We know it’s an issue and it’s not always easy to know how to respond to it: sexual harassment on campus.
Here’s our information and advice to help you deal with it, or to support a friend if they tell you they’ve experienced sexual violence at uni.
1. Understand what harassment looks like – and that you are not responsible for it
You are not responsible for tackling sexual harassment on campus: your university is, your educators are, and lawmakers are. This is not on you – we look forward to a world where society steps up and makes every space safe for every person.
Being able to recognise unacceptable behaviour is powerful in the meantime. It can empower you to call for change, to support others when needed, and to know if someone crosses a line with you. Try Fumble’s That’s Harassment series here, or head to Brook’s guide here.
You don’t have to call out sexual harassment in the moment – again, it’s not on you to tackle or fix it. If you feel up to it and want to call it out, try saying something calmly and firmly that closes down the behaviour: “That’s not cool, it’s sexual harassment. Please stop.” Then walk away.
2. Get support and, if you want, you can report it
You’re not expected to know all the answers and you’re not alone. There are resources for support here if you or a friend have experienced sexual harassment.
You can report inappropriate behaviour that happens either to you or to others: search for your university name + ‘report inappropriate behaviour’ in any online search engine. There will be a way to report it, and you can almost always do this anonymously.
- Here’s an example of reporting to the University of Sheffield.
- Here’s an example for the University of Cambridge.
If you or a friend want to report an incident to the police, you can go to the local police station or a SARC. You will be guided through the process by specially trained police officers or SARC staff. There’s more information on reporting rape or sexual assault here.
Men experience sexual violence, and there are specific organisations such as Mankind and SurvivorsUK that offer support especially for men. Galop offers support especially for members of the LGBTQ+ community.
If you want to talk to someone who can offer advice before making a decision on what to do next, you can ring the Rape Crisis helpline.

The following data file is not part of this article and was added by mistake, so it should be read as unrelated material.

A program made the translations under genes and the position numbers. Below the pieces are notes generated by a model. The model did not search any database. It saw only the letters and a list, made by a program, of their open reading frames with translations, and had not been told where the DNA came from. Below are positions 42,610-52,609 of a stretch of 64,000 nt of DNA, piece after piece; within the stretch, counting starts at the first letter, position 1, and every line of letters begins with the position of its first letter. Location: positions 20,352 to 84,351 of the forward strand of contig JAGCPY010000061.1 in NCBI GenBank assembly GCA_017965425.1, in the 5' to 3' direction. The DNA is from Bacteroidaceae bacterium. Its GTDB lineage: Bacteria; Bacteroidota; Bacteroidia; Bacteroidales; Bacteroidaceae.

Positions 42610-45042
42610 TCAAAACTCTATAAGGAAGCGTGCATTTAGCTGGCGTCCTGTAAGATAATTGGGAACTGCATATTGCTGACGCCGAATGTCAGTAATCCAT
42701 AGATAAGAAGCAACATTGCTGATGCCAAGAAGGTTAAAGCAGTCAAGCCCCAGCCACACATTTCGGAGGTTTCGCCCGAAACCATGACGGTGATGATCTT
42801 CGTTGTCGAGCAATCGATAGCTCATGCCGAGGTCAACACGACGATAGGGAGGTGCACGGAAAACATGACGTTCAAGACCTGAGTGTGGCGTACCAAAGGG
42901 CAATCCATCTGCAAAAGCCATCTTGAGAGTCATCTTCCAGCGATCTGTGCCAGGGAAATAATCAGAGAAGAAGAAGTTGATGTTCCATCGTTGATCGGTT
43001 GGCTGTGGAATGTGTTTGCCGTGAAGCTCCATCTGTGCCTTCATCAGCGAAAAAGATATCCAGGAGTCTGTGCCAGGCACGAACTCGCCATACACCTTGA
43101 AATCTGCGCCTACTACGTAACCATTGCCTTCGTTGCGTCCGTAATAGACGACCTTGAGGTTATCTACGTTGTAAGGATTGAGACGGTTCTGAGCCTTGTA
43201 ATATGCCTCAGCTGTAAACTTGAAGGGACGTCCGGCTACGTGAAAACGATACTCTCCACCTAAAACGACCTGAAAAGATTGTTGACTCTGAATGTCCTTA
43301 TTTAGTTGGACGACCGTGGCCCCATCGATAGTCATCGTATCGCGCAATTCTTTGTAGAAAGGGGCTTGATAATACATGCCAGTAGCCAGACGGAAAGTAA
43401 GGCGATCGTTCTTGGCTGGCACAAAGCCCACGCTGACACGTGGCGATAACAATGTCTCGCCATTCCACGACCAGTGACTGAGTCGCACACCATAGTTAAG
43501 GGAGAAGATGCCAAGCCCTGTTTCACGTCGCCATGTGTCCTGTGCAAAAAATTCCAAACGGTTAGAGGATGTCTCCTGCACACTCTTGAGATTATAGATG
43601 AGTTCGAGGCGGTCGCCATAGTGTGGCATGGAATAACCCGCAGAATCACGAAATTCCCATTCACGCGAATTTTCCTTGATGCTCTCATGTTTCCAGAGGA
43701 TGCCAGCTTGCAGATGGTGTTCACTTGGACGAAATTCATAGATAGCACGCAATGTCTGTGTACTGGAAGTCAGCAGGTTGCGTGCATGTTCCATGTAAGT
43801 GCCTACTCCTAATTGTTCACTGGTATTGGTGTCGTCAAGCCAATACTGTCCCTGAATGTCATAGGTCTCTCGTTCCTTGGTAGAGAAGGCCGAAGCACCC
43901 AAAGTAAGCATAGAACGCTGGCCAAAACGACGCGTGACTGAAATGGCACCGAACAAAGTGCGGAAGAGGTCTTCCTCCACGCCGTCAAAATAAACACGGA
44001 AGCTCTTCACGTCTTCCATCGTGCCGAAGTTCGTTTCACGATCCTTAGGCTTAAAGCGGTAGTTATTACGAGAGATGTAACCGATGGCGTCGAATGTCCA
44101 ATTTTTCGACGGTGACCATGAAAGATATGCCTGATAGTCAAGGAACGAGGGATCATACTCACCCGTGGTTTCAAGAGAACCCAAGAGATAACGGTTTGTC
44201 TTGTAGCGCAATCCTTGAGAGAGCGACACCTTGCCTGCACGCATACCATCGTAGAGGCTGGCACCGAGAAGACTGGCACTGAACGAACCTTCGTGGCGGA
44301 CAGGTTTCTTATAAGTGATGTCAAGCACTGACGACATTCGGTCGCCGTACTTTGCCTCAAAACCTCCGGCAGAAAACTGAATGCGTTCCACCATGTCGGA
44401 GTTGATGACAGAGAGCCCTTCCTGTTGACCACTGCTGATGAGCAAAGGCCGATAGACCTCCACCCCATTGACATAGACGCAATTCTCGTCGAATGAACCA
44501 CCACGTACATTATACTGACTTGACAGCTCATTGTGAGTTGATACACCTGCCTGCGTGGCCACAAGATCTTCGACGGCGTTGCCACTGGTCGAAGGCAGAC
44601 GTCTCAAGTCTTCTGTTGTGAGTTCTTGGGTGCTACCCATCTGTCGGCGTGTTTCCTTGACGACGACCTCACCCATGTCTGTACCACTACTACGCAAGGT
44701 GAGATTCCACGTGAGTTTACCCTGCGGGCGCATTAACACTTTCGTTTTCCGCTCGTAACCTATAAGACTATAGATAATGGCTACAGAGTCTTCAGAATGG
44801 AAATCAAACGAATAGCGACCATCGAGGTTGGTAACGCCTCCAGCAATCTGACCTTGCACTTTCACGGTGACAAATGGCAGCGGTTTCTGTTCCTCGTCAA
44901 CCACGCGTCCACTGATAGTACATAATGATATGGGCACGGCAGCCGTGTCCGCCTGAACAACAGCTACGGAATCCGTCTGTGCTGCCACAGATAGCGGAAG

If you can’t find what you’re looking for, email us and we’ll do our best to help: firstname.lastname@example.org
3. When someone tells you their experiences, believe them
If someone tells you they’ve experienced sexual violence of any kind, believe them. This is really important.
Many victims of sexual violence don’t say anything because they worry that they won’t be believed. It can be incredibly difficult to share such personal trauma with someone else, so recognise that.
Tell them that you believe them and that they’re brave for sharing their experience. Make sure that they feel they made the right decision in voicing what happened to them.
4. Do not blame them
If someone tells you they’ve experienced sexual harassment, don’t blame them in any way. They are not to blame for the sexual violence they experienced. No one asks or deserves to be a victim of sexual violence. The perpetrator is to blame.
Make sure you don’t push the blame onto them. Victim-blaming culture is very prominent, so it’s easy to do it without even realising.
Avoid anything that makes them explain their situation or judges them. Don’t ask what they were wearing, or if they were drunk, or why they were at that party, walking home at night, at a person’s house.
Don’t ask why they didn’t tell you sooner. If they didn’t yell or fight back, don’t ask why. All these things are irrelevant.
5. Look after yourself too!
Remember to look after yourself if you’re supporting a friend who has experienced sexual violence. It can be incredibly difficult.
Look after your mental health. If you want to talk about supporting a friend in confidence, you can also call the Rape Crisis helpline.
You’re not alone. Our full guide to supporting a friend who has experienced sexual violence is available here.
Last reviewed: 10 September 2021
Image Credit: Tim Gouw via Unsplash